Perhaps I should have emphasized more how much I was attached to the game and to all the interior rhythms that you describe so well: all the micro-dramatics of each inning and each pitch. I recall, in my remote youth, going out to Jarry Park and then Olympic Stadium in Montreal thirty or forty times a year – truly that many – and becoming lost in the tiny significant actions between actions, and the way that one lay on top of the next to create an intricate construction, like a Rube Goldberg mouse-trap, in which the action eventually  got caught, resolved.    In those days, as no one now recalls, the Expos had a track team leading off — Rodney Scott, Ron Leflore, Andre Dawson, Tim Raines  (who came a little later) – and it was a delight just to realize, once man was on base, how many options had been opened for the offense, and how many foreclosed for the pitcher, just by the presence of a single runner taking an audacious lead.    The very first piece I wrote for The New Yorker was about baseball and time, baseball and the slow accretion of meaning over time – the very thing you love and think that I’m neglecting. ( And I’d written it , originally, as a wedding present for a sister and brother-in-law who had shared many of those Montreal games.) And it wasn’t just the action – it was the lore, too, as much, if not more. You recall the piece in “ Paris To The Moon” where I told Luke, your future protégé to be, about an imaginary three-year-old fastball pitcher for the 1908 New York Giants nicknamed “The Rookie”?  Well, that really happened, night after night, for years: if I ever assembled all the Rookie stories in a single book – maybe I should – they’d be as long as the Iliad, which in certain ways they resembled.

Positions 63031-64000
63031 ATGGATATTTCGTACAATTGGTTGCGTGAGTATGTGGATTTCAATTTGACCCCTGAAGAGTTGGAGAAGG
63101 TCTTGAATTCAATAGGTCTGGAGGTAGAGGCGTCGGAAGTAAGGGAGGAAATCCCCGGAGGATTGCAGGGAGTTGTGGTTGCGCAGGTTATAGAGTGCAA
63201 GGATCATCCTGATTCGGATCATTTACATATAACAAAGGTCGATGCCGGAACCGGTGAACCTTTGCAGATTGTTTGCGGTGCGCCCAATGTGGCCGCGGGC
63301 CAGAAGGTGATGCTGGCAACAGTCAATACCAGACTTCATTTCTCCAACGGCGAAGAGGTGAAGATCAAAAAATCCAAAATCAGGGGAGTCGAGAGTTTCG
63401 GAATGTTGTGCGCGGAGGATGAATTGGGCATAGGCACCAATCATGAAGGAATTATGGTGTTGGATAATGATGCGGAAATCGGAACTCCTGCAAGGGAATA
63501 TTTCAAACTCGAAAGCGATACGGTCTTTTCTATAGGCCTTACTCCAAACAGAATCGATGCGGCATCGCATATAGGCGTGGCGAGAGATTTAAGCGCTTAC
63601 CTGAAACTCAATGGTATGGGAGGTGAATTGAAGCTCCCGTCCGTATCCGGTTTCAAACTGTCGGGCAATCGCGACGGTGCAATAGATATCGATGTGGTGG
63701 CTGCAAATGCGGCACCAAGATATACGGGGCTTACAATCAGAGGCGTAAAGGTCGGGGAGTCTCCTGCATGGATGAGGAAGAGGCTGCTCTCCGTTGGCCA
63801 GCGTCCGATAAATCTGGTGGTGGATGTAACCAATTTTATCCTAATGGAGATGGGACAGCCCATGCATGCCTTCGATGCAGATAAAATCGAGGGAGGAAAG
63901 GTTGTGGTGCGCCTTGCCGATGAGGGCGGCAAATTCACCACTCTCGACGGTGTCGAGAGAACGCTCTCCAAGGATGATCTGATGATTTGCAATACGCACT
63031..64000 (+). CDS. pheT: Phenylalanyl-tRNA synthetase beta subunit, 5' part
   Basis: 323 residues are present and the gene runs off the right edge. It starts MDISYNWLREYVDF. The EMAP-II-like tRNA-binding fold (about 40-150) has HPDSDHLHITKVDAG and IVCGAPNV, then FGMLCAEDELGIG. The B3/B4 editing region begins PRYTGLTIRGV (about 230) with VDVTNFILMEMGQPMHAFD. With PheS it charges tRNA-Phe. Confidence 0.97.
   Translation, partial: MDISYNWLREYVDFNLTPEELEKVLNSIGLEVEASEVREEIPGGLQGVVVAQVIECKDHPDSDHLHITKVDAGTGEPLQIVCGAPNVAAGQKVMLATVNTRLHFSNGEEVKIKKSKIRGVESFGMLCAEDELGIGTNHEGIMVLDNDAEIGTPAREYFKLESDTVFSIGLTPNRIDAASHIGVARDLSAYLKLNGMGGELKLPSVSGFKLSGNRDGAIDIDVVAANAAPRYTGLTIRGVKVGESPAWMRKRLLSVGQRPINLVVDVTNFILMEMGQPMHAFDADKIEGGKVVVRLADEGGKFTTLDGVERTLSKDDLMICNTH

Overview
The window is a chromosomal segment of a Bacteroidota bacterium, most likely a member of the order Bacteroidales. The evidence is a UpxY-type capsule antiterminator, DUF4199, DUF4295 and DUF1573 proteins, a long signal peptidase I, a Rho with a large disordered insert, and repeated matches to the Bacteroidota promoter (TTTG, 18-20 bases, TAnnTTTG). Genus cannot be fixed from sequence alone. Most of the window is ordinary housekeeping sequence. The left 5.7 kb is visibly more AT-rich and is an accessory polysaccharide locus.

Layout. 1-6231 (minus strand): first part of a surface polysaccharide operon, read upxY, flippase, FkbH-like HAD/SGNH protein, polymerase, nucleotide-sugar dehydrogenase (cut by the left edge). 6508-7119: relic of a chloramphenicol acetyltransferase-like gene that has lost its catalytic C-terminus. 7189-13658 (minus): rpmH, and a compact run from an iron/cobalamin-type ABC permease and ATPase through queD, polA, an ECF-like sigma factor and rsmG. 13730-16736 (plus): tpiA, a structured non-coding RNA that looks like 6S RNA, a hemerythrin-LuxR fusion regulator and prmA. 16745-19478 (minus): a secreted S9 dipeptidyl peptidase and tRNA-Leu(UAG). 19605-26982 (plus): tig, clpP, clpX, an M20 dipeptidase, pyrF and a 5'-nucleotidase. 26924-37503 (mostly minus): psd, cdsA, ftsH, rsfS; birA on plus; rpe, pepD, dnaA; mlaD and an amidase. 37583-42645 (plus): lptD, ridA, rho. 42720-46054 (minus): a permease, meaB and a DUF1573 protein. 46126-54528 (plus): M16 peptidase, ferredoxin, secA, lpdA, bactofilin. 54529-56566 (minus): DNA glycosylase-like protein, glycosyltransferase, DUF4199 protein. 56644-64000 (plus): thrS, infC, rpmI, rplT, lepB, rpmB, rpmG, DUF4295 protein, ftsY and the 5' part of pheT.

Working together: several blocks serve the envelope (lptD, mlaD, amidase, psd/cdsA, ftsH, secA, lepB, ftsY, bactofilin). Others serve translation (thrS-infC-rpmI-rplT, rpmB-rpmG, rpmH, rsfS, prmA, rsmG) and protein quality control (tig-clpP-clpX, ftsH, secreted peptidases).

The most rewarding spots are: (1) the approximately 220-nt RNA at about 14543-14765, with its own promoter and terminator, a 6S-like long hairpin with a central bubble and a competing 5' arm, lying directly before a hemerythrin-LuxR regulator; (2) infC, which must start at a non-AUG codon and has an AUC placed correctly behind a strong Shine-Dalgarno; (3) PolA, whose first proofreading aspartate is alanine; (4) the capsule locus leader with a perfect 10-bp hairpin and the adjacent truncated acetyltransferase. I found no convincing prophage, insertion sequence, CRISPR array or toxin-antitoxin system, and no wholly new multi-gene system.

So, whatever the source of my disenchantment is, it isn’t an indifference to all of that intricate intimacy that, again, you describe so well. And though I have other passions in sports – hockey is my Canadian leftover passion, and even football I’ll have to try and convert you to someday – baseball was first. And it was the one – not to be sentimental here, but there is a difference between sentiment, which rises from the heart,  and sentimentality , which is forced out by the will ,and this defines it as well as anything – that I shared utterly with my own father, who started taking me to ball games when I was five or six,”twi-night doubleheaders” at Connie Mack Stadium in Philadelphia , which he still called Shibe Park, year after year.  He taught me to watch the pitcher, mark the catcher – and my grandfather, who came to “this country” at the age of twelve, was there too, and, like a million other immigrants, baseball was America to him. No, I get it – I really do, beginning to end.